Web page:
In 2003, the Virginia Baseball Stadium Authority attempted to attract the relocating Montréal Expos to Northern Virginia by proposing three Arlington County locations for a new baseball stadium. Two sites were in the urban village of Pentagon City; the third was a site in the southeastern corner of Rosslyn that was already occupied by four cooperative buildings, formerly the historic Arlington Towers, (see external link below), which were the first high-rise towers in Arlington County, now known as River Place. The issue proved highly divisive, and Virginia's bid failed completely when Virginia Governor Mark Warner ruled out state financing for stadium construction. The Expos eventually moved to D.C. after the 2004 season to become the Washington Nationals, with a new stadium built in southeast Washington.
Rosslyn offers access to a number of trails that travel through Northern Virginia and Washington, D.C. By heading north on North Lynn Street, one can reach the paved Custis Trail, which travels through Arlington along Interstate 66. By traveling southeast on the Custis Trail and crossing the George Washington Memorial Parkway, one can reach the paved Mount Vernon Trail, which travels downstream on the Virginia side of the Potomac River to Alexandria and Mount Vernon, as well as the unpaved Potomac Heritage Trail, which travels upstream near the riverbank to the Capital Beltway. By heading west along the Custis Trail, one can reach the Washington and Old Dominion Railroad Trail, which travels for 45 miles through Northern Virginia.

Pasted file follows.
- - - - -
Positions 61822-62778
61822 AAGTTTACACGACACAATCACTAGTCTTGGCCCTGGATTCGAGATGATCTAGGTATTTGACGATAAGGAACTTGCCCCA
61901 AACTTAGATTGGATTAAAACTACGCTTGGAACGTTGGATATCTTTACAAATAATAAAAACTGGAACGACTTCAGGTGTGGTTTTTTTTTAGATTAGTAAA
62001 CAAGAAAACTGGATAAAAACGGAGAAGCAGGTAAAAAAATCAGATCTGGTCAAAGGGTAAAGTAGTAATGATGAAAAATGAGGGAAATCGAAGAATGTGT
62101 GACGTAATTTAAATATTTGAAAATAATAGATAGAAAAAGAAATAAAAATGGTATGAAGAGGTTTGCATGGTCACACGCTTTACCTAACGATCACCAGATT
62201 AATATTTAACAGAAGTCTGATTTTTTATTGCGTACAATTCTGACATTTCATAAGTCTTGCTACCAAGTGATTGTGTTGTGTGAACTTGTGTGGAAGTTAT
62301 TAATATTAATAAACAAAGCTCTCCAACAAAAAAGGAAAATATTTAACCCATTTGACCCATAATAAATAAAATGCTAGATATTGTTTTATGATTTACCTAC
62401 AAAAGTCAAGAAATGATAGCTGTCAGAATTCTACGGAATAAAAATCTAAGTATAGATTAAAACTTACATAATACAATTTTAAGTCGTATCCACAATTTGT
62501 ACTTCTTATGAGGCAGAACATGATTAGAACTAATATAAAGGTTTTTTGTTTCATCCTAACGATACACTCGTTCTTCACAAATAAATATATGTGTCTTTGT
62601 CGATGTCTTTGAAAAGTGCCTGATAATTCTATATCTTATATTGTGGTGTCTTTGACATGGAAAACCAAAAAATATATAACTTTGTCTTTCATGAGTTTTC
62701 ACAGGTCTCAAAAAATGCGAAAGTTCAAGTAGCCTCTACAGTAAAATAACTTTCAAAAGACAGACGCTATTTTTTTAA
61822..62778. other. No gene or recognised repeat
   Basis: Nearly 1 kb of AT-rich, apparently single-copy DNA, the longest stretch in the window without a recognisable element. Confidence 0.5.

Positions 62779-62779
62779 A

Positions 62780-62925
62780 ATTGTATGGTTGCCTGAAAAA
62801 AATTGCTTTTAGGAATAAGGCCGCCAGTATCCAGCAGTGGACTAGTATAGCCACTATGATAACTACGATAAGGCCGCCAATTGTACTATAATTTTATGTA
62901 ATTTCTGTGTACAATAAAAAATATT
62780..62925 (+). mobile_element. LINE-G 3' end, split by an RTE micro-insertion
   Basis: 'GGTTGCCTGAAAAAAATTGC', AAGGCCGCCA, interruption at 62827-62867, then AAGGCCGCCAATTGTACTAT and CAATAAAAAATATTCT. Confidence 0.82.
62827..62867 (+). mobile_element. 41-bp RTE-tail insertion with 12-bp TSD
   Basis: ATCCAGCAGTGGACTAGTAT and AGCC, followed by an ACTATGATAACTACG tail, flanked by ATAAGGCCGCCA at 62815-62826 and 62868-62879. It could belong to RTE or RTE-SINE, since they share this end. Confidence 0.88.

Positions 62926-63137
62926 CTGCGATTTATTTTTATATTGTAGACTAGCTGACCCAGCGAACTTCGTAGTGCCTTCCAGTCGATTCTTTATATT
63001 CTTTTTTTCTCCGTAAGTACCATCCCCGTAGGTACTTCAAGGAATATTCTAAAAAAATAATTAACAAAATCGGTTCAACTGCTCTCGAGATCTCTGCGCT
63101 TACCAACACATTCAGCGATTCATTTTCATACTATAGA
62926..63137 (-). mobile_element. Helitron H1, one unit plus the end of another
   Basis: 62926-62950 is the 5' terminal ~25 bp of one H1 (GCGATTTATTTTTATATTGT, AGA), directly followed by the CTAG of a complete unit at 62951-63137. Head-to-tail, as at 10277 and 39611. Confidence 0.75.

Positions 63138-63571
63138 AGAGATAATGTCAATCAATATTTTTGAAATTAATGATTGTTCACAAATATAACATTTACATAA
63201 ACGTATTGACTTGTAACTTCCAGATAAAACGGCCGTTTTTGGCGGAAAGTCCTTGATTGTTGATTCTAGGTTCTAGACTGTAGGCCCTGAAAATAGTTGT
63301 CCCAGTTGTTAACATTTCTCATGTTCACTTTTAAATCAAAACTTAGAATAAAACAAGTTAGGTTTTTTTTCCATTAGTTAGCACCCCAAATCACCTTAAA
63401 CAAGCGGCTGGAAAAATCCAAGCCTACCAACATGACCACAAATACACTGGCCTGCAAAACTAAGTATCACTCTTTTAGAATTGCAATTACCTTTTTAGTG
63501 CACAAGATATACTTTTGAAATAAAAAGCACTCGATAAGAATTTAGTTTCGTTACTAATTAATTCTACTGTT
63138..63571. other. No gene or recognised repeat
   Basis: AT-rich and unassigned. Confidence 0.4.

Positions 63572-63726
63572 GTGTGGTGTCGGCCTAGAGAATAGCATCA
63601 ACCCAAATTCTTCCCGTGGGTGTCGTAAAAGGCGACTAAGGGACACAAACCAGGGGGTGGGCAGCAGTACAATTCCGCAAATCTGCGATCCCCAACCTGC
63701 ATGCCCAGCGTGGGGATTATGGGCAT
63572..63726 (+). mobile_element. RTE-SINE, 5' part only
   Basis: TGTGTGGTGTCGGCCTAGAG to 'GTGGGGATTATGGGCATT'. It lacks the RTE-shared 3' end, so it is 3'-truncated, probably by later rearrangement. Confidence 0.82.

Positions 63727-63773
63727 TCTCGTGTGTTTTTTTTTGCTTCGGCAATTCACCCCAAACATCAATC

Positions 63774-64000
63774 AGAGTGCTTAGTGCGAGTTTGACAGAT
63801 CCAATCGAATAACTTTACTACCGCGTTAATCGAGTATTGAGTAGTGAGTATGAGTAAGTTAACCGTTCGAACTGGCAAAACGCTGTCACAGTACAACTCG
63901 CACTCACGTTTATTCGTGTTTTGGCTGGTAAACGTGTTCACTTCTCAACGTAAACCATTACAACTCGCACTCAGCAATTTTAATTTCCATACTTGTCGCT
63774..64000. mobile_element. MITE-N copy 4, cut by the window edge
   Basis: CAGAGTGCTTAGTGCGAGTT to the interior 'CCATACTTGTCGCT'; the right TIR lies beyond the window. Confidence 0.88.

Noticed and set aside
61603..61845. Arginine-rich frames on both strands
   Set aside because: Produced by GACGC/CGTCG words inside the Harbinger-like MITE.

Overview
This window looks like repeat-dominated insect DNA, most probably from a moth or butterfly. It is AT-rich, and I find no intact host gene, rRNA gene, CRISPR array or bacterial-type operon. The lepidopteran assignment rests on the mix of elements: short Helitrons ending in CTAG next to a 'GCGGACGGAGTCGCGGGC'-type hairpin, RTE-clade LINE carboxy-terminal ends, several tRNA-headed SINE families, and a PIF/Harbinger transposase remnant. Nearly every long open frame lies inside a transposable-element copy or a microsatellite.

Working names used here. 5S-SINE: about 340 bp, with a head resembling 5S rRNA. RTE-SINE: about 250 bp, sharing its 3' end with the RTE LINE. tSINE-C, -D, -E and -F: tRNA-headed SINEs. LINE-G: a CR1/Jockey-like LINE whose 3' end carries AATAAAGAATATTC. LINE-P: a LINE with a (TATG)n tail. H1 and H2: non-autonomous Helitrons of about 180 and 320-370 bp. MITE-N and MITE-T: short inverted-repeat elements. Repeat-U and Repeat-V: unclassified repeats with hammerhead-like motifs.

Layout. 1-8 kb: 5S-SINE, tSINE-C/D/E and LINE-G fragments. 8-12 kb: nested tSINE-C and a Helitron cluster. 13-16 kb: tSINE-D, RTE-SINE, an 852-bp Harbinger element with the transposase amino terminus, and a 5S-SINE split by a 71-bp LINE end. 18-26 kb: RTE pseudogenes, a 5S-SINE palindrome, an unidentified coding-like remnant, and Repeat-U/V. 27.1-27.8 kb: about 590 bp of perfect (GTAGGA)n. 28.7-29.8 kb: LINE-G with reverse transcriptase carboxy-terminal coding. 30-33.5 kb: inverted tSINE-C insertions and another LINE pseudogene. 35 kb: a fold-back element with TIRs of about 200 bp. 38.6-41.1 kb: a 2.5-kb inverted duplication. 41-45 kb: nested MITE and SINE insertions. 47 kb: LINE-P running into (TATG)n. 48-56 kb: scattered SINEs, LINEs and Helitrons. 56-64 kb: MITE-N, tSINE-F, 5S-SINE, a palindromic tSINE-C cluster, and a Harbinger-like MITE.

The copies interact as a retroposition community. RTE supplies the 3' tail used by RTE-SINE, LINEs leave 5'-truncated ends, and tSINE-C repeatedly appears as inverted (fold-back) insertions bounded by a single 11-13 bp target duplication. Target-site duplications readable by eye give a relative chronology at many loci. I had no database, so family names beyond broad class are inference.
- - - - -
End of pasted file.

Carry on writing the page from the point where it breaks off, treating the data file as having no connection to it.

One can also cross the Francis Scott Key Bridge at the end of Lynn Street and pick up the unpaved C&O Canal towpath or the paved Capital Crescent Trail in Washington. By heading south on North Lynn Street, one can cross over U.S. Route 50 and travel through the grounds of the Marine Corps War Memorial to reach a paved trail that travels along the wall of Arlington National Cemetery to Memorial Drive. A sidewalk and paved path along the Drive connects in Lady Bird Johnson Park on Columbia Island to the Mount Vernon Trail and to the wide sidewalk of the Arlington Memorial Bridge, which crosses the Potomac into Washington.